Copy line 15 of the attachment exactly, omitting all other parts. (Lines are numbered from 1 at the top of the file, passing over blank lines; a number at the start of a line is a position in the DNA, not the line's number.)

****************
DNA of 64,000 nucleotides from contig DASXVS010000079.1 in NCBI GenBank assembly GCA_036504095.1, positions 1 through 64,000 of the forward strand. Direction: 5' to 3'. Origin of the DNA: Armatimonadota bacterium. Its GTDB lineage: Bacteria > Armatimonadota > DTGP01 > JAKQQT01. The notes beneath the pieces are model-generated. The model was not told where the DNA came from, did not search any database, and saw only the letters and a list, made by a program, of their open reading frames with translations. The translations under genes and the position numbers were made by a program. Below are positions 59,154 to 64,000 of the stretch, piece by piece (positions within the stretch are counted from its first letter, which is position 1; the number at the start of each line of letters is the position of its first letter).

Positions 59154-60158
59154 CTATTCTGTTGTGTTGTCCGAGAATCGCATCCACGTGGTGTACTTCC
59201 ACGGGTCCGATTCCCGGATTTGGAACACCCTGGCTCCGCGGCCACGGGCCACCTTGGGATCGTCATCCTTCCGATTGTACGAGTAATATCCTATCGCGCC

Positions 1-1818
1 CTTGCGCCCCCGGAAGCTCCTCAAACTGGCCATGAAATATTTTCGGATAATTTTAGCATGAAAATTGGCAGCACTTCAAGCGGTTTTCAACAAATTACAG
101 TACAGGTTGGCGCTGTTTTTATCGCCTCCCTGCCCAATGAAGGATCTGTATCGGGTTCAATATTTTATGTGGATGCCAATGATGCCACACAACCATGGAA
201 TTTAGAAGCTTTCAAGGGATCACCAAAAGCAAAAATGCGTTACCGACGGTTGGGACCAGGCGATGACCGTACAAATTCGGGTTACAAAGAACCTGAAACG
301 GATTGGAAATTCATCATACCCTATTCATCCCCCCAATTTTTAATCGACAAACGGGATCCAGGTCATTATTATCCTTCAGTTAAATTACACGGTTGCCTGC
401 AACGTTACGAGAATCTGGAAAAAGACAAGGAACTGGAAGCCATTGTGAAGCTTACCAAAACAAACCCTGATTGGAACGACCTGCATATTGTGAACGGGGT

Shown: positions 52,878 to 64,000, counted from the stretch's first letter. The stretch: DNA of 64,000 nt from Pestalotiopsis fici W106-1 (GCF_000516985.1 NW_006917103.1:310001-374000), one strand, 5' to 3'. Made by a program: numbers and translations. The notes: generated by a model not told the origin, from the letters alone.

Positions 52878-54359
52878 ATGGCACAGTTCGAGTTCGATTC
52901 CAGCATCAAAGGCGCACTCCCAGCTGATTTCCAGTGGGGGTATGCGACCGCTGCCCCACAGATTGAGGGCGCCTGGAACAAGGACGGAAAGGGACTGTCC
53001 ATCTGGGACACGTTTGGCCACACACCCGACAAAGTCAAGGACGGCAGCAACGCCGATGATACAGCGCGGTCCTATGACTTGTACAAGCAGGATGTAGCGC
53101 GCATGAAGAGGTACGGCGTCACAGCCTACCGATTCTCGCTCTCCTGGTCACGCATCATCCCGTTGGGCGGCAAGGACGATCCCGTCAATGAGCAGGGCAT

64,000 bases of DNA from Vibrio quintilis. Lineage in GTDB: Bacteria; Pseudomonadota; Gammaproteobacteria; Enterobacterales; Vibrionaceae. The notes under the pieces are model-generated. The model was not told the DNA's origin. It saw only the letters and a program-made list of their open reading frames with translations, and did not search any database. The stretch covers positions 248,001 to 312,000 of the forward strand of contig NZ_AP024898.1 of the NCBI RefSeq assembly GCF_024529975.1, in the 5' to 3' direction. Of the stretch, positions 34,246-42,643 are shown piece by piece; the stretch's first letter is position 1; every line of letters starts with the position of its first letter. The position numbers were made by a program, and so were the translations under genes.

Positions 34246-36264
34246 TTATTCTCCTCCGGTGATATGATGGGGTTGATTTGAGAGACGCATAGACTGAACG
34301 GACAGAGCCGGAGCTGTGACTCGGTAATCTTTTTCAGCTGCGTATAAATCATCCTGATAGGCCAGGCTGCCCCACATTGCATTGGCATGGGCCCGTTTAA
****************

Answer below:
53001 ATCTGGGACACGTTTGGCCACACACCCGACAAAGTCAAGGACGGCAGCAACGCCGATGATACAGCGCGGTCCTATGACTTGTACAAGCAGGATGTAGCGC